Tag Archives: T20 World Cup 2010

Alternate Reality

The Venue: Beausejour Stadium, Gros Islet, St Lucia

The Occasion: 2nd Semifinal, T20 World Cup, Pakistan vs Australia

The Scene: Chasing an improbable 192 runs to secure a spot in the finals, Australia, thanks to mind-numbing blitzkrieg from Michael Hussey, are at the threshold of proving to the world, yet again, the “Never say die” Aussie attitude.

The Equation: Australia are 187/7 off 19.3 overs. 5 runs required off 3 balls, off a so-far-very-ordinary Saeed Ajmal over with M. Hussey on strike (having just got to his fifty by hitting yet another thunderous swipe for a six).

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Do-or-Die Update

Mid way through the India-Sri Lanka match, India have made 163 in 20 overs. So, if Sri Lanka make 144, India are out of the tournament (that is still assuming Australia beat west Indies).

Rather strange inning it was. Initially, there was plenty of scoring and India got to 90 of 10 overs but managed only 70+ in the second half, even with the batting depth they have. Possibly due to slow pitch. From the looks of it, its a pitch where as the ball gets old, stroke making is difficult.

Key to India, early wickets and put pressure on Sri Lanka and make the 144 run chase seem like 180. As I write this, SL’s form batsman Jayawardana is out in the firs over. Hmm.. 1 down, 9 to go.

Poll Time


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Match Summary: India v South Africa T20 Worldcup

After accomplishing the first step (as easily as they were expected to) in regaining the T20 world cup trophy, India were on to sussing their strengths and weaknesses, against an equally strong South African team, who should be among the top 3 contenders for the cup, on Sunday May 2, 2010. India had a setback before the toss, with Gautam Gambhir declared unavailable due to diarrhea. Also, they rested Zaheer Khan, which meant, India went in with a spin heavy attack and a brand spanking new opening combination (both bowling & batting).

The pitch, similar to other pitches in the Caribbean, was expected to be slow and assist spinners. But due to the early start, there was to be some assistance to the pace bowlers as well. The outfield at the picturesque Beausejour cricket field was lush, which meant its gonna be slow and there is not gonna be much value for the shots and there will be premium put on running between the wickets. South Africa, winning the toss, elected to insert India in, to take advantage of whatever assistance their pace heavy bowling line up could get from the pitch and through the air. Continue reading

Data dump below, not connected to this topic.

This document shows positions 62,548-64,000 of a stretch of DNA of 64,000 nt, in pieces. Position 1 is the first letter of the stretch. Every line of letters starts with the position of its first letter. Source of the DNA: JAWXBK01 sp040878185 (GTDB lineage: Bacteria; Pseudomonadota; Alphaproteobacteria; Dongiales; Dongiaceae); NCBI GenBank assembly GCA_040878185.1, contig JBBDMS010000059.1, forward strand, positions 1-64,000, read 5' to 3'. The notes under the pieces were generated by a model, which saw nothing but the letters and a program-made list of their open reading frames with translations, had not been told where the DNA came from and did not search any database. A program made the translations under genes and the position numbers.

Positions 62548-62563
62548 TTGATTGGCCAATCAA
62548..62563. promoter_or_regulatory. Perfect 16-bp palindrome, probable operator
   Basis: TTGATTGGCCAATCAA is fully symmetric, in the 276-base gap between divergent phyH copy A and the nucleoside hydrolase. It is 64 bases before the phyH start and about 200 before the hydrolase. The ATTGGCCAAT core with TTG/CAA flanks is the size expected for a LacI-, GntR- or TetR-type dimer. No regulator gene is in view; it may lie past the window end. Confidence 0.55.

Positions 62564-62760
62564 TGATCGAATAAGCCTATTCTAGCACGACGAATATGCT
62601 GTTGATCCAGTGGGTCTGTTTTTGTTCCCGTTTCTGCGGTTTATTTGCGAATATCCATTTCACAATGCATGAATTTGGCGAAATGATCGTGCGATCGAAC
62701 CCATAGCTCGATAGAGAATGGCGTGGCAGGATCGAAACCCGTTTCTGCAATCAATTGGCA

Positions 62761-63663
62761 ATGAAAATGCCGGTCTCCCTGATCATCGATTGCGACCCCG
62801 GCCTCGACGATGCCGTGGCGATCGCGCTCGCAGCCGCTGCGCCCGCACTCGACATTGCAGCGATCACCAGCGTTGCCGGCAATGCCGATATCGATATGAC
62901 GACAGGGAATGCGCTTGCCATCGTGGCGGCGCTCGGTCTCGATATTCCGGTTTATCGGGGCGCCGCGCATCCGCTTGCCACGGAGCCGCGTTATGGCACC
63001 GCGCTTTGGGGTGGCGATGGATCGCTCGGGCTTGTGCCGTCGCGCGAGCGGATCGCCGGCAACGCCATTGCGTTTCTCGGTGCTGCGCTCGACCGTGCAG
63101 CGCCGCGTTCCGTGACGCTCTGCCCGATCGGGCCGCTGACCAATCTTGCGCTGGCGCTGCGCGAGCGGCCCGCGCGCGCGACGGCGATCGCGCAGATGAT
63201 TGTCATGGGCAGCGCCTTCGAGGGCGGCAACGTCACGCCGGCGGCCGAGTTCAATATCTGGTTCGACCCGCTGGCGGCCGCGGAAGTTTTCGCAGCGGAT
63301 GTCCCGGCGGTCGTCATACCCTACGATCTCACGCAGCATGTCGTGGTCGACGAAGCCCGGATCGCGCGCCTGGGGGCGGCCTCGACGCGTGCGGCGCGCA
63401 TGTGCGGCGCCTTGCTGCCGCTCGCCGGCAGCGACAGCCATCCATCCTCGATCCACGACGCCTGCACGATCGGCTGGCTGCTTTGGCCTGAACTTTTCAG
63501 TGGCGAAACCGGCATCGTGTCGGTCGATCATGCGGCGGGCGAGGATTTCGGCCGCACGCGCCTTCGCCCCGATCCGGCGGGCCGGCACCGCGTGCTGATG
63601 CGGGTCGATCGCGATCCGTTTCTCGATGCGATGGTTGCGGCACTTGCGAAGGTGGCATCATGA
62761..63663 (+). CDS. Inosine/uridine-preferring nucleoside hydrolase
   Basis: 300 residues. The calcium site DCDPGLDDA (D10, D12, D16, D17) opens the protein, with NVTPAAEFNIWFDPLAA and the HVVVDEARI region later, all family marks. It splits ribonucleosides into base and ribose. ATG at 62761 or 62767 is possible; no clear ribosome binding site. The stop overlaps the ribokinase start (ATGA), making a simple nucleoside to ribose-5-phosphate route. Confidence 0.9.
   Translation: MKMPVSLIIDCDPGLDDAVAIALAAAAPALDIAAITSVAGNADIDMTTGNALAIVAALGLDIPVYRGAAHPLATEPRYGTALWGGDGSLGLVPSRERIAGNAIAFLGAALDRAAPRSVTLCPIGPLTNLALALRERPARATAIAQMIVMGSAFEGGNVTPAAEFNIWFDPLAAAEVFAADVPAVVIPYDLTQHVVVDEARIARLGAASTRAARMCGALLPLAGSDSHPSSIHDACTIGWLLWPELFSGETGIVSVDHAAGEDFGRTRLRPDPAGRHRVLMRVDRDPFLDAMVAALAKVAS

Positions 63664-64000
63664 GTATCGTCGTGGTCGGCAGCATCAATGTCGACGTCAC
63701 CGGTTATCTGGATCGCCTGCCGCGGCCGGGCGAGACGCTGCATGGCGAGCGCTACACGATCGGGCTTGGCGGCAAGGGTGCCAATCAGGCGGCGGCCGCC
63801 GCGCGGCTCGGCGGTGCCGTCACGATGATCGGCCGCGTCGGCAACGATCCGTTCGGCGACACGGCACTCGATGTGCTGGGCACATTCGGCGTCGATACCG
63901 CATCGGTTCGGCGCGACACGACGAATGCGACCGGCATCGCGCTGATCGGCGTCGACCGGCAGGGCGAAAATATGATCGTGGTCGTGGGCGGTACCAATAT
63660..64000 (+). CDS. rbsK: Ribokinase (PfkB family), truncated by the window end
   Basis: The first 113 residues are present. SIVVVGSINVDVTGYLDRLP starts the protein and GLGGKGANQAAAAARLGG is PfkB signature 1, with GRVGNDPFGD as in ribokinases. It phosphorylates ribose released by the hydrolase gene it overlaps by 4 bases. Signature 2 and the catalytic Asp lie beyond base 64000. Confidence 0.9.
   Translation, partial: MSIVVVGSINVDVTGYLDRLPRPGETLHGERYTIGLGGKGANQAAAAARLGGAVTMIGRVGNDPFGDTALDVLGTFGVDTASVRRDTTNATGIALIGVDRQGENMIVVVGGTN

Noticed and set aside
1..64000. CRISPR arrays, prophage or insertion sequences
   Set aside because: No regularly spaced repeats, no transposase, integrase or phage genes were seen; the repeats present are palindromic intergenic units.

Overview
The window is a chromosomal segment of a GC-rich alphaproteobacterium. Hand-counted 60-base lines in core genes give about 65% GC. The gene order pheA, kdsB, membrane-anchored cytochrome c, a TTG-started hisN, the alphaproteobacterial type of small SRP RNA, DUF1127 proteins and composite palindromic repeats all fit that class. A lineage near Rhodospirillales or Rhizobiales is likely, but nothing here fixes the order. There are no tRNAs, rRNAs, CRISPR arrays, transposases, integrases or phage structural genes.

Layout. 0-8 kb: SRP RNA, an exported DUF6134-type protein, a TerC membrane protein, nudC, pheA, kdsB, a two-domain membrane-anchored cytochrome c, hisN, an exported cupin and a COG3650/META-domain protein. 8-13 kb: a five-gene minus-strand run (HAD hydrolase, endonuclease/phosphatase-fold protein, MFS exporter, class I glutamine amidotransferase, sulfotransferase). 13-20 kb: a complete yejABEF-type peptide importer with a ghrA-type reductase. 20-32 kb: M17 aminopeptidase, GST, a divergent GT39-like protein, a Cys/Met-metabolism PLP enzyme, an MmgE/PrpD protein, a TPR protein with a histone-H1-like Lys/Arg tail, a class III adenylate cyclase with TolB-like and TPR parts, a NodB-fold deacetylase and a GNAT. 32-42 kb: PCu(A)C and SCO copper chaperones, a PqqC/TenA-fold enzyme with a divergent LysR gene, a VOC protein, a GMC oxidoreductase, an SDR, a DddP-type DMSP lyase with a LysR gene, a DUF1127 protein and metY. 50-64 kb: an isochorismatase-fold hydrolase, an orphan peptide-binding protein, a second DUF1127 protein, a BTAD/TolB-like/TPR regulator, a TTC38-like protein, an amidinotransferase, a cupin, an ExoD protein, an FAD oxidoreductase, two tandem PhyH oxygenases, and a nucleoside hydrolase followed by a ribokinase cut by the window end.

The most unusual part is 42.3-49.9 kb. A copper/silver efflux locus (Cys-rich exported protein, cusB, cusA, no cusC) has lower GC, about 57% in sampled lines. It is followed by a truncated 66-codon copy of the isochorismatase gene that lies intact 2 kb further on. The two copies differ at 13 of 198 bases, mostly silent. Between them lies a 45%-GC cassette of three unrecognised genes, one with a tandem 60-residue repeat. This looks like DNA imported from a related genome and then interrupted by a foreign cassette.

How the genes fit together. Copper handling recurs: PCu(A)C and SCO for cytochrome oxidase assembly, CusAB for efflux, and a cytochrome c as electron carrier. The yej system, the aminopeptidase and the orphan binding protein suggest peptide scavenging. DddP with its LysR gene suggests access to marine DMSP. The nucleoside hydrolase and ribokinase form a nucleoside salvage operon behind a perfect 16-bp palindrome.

Coming full circle with Sanath Jayasuriya

The beginning and the (seeming) end of the great career of Sanath Jayasuriya has tremendous symmetry to it. He began as a bowling all-rounder for Sri Lanka considered initially for the short format of the game, the ODIs. Now, as the sun sets on his cricketing career, he is again, in the short(est) format of the game for his country, primarily as a bowler, and comes way down the order. In fact, in the last couple of games for Sri Lanka at the T20 world cup, he has actually come in at number 8.

In his debut international match, Jayasuriya did not even get to bowl. He made a very insignificant 3 off 5 balls and Sri Lanka lost chasing a very moderate 229. This was no harbinger of the things to come in the mid-1990’s where he wreaked havoc on a cricket field. He made his ODI debut in 1989 (same year as the other leading luminary cricketer of this generation, Sachin Tendulkar) and his test debut in 1991. His career was going nowhere till Arjuna Ranatunga (the fore runner to Sourav Ganguly in terms of abrasive sub-continental captains who galvanized their respective teams and changed the way their teams were perceived by their opponents), transformed the fortunes of Sanath and in doing so, that of Sri Lanka.